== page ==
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Volume 13 (1) - 1990


Segnalazione di nuove evidenze di antiche linee di riva in Penisola Sorrentina (Campania) – New evidence of ancient shorelines along the Sorrento Peninsula (Campania, Southern Italy) (Central Italy)

Pages 23-36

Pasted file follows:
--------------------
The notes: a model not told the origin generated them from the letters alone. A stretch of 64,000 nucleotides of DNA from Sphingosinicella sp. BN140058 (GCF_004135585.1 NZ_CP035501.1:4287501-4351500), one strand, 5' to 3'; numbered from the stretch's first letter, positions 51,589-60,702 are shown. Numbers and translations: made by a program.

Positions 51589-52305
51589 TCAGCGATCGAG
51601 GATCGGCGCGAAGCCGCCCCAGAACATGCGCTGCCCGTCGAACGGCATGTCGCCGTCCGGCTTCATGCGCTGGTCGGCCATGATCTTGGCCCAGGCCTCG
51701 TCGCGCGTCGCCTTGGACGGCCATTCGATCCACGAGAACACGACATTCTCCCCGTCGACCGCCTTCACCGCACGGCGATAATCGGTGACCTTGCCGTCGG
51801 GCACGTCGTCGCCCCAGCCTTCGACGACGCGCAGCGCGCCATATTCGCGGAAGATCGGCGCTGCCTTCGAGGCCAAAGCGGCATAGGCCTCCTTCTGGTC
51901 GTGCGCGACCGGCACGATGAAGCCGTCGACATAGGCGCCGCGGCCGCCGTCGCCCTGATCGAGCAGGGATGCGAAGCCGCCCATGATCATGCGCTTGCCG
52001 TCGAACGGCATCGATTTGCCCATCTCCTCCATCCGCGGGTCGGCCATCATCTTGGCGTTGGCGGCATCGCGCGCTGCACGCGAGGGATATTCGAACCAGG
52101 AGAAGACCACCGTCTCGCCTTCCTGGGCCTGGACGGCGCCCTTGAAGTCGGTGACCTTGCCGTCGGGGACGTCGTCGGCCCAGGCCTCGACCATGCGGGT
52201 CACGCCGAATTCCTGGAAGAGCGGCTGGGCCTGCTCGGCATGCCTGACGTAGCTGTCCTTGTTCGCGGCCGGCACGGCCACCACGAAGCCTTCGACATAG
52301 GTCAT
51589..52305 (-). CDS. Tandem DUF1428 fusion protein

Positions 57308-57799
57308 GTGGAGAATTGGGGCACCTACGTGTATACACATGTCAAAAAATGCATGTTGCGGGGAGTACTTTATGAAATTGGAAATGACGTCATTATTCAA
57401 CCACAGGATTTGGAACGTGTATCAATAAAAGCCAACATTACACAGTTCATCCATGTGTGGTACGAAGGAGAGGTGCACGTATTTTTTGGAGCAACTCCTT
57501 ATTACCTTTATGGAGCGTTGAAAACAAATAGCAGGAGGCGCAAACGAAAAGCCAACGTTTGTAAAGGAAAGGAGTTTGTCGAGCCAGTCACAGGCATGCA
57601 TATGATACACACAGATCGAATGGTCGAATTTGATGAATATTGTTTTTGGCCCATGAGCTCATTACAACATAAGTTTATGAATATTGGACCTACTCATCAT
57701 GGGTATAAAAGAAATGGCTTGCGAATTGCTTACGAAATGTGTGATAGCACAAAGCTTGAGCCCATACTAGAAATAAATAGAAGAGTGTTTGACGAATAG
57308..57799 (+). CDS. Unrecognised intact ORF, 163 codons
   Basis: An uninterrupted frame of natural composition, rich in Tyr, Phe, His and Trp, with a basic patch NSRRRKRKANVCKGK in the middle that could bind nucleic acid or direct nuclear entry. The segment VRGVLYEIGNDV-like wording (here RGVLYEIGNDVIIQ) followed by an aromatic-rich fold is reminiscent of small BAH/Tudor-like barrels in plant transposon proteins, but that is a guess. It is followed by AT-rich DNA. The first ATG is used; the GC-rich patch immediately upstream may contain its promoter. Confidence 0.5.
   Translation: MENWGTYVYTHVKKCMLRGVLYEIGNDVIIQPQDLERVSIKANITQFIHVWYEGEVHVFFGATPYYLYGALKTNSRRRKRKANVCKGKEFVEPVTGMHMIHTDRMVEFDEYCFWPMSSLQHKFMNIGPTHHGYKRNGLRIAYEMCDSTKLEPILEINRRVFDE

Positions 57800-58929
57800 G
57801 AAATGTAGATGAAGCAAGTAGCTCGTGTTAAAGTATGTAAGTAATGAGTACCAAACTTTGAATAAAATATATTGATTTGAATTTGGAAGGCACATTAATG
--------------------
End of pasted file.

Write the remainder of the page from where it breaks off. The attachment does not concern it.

A sector of the southern coastal slope of the Sorrento Peninsula, comprised between Capo Sottile and Punta Campanella, has heen surveyed and numerous evidence of ancient shorelines recognized and studied. Among others the study has brought out for the first time the traces of marine episodes predating those of Eutyrrhenian age, which were previously supposed to be the most ancient ones in the area. The oldest of those pre-eutyrrhenian paleo-sea levels is represented in many localities by relatively broad platforms of marine abrasion cut onto the mesozoic carbonatic rocks and covered by beach conglomerates. These are in turn covered by well cemented continental detrital formations including talus breccias and fanglomerates. The variable altitude above sea level of said group of terraces can be attributed to a phase of tectonic fragmentation, uplift and tilting that occurred before the modelling of a second order of sea level marks. The latter is represented, in several places of the surveyed coast, by small abrasion platform, beach deposits, notches and coastal caves occurring between 8 and 10 a.s.l. Also this other order of sea level marks predates the one of Eutyrrhenian age (dated about 129 000 yr.B.P. through Th/U measurements on Cladocora coespitosa), which is often found in association with the other two orders at 7.4 a.s.l. The fact that the + 8/10 m. level (that we tentatively ascribe to a sea level rise of the oxigen isotopic Stage 7) mantains an almost constant elevation is a sign that since the time it was carved the study area stopped to be block-faulted and entered a period of uniform tectonic behaviour and, most likely, of very low rate of uplift. The latter deduction can be safely stated for post-Eutyrrhenian times, as sea level marks of that age are tectonically rised of not more than a couple of meters in our area. Other orders of paleo-sea level marks (mostly represented by notches) were recognized in many localities at about 5, 4.5, 3.5 and 1.5/2 m a.s.l. Based on geomorphological and stratigraphic evidence they can be considered younger than the Eutyrrhenian episode found at 7.4 meters a.s.l. and possibly traced to other minor sea level stands of the same stage 5. The notches at + 1.5/2 m of our study area and surroundings are currently ascribed to the highest peak of the Postglacial (Versilian) transgression. Such attribution could remain valid for same cases, but in the study area there are good evidence that a short stand of the sea level during the late Stage 5 worked out notches at the same elevation.

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